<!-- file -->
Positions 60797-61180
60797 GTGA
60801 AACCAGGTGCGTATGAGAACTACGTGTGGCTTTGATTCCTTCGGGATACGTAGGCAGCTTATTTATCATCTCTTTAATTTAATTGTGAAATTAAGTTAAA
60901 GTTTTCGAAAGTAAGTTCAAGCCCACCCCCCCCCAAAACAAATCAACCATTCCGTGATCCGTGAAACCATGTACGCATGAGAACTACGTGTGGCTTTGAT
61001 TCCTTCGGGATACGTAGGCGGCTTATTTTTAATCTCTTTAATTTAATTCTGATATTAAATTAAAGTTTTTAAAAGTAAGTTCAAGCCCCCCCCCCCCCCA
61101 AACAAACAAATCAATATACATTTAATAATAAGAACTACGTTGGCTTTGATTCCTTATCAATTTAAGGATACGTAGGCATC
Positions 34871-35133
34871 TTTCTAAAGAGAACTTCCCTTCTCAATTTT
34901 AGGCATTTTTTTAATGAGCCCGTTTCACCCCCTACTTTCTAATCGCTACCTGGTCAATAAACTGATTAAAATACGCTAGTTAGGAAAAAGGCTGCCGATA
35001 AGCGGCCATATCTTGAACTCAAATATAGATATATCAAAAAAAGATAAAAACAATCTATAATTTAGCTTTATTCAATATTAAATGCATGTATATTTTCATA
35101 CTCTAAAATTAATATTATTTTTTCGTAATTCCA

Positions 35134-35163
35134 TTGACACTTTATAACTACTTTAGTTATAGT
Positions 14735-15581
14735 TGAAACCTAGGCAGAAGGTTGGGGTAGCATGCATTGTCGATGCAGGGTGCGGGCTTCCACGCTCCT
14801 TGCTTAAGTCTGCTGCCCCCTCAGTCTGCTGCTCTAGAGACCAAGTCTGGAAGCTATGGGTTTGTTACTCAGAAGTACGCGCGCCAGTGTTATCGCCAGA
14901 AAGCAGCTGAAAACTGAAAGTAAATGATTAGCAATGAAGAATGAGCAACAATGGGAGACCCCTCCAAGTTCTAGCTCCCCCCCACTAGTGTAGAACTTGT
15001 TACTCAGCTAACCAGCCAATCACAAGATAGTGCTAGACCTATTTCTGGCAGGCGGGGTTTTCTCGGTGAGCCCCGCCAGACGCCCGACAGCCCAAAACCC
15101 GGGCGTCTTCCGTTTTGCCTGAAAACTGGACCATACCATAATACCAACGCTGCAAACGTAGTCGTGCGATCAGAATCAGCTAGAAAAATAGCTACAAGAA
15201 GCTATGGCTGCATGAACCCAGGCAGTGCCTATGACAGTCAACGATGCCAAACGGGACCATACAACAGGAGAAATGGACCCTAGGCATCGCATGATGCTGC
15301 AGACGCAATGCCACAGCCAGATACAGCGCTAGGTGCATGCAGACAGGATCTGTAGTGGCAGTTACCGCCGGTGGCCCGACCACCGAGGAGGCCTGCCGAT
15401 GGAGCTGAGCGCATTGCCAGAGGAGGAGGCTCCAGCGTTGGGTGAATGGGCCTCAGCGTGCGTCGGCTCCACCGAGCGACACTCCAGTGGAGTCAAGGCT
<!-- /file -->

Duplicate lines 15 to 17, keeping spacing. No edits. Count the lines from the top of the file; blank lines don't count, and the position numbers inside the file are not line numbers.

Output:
14735 TGAAACCTAGGCAGAAGGTTGGGGTAGCATGCATTGTCGATGCAGGGTGCGGGCTTCCACGCTCCT
14801 TGCTTAAGTCTGCTGCCCCCTCAGTCTGCTGCTCTAGAGACCAAGTCTGGAAGCTATGGGTTTGTTACTCAGAAGTACGCGCGCCAGTGTTATCGCCAGA
14901 AAGCAGCTGAAAACTGAAAGTAAATGATTAGCAATGAAGAATGAGCAACAATGGGAGACCCCTCCAAGTTCTAGCTCCCCCCCACTAGTGTAGAACTTGT